The Bush administration intends to open 8.8 million acres of Alaska’s North Slope to development of oil and gas, including areas considered environmentally sensitive.
The Interior Department announced the oil and gas leasing plan Friday, the day the Senate was taking a critical vote on a massive energy bill endorsed by President Bush but denying him his top energy priority, opening an Alaskan wildlife refuge to drilling.
None of the 8.8 million acres are in the wildlife refuge, but they do include some sensitive areas in Alaska that are important for the protection of migratory birds, whales and wildlife.
Geologists believe the 22.5 million acres in the government’s National Petroleum Reserve-Alaska may contain 6 billion to 13 billion barrels of oil. But it is widely scattered and costlier to develop than in the wildlife refuge.
Henri Bisson, the Alaska director for the Interior Department’s Bureau of Land Management, said the leasing plan would “maximize the production of oil and gas resources in an environmentally safe manner while protecting the important biological, subsistence and cultural values also found in this area.”
LEASE SALE EXPECTED BY JUNE
Bisson, in a statement obtained Thursday by The Associated Press, said he expects BLM to hold a lease sale for selected tracts next June. The Clinton administration had opened much of the eastern section of the reserve to oil and gas exploration in 1998, but under tight restrictions with some areas fenced off.
Environmentalists said the plan, based on a proposal in January, would jeopardize Arctic tundra, lakes and ponds that provide sanctuary for wildlife and migratory birds but were set aside in the 1920s for potential energy development.
Charles Clusen, director of the Alaska lands project for the Natural Resources Defense Council, an environmental group, said the leasing plan rewards friends of the Bush administration in the oil and gas industry.
“Instead of being a wilderness area,” he said Thursday, “it will be an industrial zone subdivided by roads, pipelines, associated facilities, drill pads, maintenance facilities, etc., etc.”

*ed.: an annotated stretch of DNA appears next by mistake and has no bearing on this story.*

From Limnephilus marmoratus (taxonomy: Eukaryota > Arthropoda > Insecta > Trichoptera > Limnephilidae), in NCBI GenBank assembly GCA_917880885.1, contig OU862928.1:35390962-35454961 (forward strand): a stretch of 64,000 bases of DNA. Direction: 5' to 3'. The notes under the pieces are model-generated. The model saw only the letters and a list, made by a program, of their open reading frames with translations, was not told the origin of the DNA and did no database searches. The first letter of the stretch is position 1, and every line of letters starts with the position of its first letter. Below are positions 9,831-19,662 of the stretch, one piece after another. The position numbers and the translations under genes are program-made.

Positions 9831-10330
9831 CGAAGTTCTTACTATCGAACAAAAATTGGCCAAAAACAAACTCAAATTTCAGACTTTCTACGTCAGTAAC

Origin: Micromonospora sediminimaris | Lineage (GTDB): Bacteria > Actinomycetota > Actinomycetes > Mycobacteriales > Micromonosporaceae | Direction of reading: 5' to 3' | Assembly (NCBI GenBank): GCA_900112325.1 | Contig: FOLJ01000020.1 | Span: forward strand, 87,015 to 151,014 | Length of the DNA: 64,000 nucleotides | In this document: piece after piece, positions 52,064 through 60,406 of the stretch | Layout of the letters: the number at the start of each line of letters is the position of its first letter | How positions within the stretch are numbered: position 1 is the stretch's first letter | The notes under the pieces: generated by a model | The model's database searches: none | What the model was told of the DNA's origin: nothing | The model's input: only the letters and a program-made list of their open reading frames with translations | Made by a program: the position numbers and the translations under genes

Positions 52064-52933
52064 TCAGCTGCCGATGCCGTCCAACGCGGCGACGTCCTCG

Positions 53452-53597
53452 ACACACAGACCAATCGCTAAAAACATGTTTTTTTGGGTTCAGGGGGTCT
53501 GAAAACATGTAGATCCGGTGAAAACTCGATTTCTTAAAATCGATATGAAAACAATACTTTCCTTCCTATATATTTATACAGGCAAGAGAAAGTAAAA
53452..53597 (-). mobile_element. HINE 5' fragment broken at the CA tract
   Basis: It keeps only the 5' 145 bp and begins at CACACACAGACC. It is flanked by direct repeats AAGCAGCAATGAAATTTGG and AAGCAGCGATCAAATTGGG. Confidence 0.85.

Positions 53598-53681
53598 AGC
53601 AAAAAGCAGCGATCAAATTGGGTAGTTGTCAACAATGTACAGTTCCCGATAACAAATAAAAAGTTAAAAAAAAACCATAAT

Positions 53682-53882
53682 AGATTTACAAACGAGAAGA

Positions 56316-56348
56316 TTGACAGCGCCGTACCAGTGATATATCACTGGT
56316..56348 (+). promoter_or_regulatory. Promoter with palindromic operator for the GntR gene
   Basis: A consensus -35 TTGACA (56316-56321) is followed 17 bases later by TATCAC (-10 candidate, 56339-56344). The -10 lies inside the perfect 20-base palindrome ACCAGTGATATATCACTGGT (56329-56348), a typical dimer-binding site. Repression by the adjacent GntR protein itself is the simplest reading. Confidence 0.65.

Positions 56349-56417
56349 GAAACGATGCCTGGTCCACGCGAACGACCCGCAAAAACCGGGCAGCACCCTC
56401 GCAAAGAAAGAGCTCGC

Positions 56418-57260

The Interior Department described its action as a compromise that will offer large areas for drilling, while cordoning off some sensitive lands because of environmental concerns.
The land is west of Prudhoe Bay, long-used oil fields on Alaska’s North Slope, and also west of the Arctic National Wildlife Refuge’s 1.5 million-acre coastal plain that Bush and Republicans in Congress fought unsuccessfully to open. The coastal plan is believed to contain 3.2 billion to 11.5 billion barrels of oil.
LEASING PLAN PROVISIONS
Under the leasing plan, BLM would:
Defer leasing on about 1.5 million acres of the reserve for the next 10 years to see if it needs more environmental studies.
Protect from development another 1.5 million acres along the coast and in deep-water lakes and key rivers.
Recommend creating a 102,000-acre Kasegaluk Lagoon Special Area, a particularly sensitive area in the far western part of the reserve, that would be fenced off from leasing. It is known as home of beluga whales, spotted seals and the black brandt, a migratory wild goose.
Designate special study areas for the black brandt and caribou.
Conduct habitat studies for eiders, a bird whose existence is imperiled, and yellow-billed loons.
Set restrictions to minimize loss of foraging habitat for raptors around the Colville River Special Area.